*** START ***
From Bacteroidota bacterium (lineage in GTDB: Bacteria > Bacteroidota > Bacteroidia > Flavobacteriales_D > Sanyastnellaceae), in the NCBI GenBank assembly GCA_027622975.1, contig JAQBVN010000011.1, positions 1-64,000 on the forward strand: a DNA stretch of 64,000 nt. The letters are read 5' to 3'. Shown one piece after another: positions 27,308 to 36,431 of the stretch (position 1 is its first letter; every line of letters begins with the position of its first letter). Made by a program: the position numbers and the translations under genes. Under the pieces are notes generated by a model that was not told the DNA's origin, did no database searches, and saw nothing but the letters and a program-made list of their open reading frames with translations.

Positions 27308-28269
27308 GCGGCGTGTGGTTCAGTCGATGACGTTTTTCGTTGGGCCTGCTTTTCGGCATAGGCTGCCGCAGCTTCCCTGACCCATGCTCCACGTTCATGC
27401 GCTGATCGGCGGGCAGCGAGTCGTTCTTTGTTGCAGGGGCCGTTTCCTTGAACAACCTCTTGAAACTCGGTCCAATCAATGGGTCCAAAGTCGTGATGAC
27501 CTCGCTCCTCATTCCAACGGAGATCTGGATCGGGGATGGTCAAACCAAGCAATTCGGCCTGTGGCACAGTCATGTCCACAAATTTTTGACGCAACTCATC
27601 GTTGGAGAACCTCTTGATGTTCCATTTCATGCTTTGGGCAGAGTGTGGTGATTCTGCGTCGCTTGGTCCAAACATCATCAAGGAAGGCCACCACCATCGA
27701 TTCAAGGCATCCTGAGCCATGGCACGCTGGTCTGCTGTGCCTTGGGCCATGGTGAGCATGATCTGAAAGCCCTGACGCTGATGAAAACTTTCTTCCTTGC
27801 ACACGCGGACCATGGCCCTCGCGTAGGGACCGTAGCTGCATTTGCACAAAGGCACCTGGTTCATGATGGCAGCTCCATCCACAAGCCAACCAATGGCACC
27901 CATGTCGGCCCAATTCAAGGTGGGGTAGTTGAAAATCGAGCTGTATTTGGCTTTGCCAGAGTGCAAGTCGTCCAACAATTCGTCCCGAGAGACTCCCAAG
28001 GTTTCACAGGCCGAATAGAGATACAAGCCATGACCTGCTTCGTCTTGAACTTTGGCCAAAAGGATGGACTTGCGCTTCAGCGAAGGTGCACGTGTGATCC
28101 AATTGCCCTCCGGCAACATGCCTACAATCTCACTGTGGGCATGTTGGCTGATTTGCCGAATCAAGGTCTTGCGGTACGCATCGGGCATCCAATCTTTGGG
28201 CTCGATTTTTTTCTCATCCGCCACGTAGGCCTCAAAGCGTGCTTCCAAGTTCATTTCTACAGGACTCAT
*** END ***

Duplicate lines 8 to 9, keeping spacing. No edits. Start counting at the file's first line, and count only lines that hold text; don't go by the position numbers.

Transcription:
27801 ACACGCGGACCATGGCCCTCGCGTAGGGACCGTAGCTGCATTTGCACAAAGGCACCTGGTTCATGATGGCAGCTCCATCCACAAGCCAACCAATGGCACC
27901 CATGTCGGCCCAATTCAAGGTGGGGTAGTTGAAAATCGAGCTGTATTTGGCTTTGCCAGAGTGCAAGTCGTCCAACAATTCGTCCCGAGAGACTCCCAAG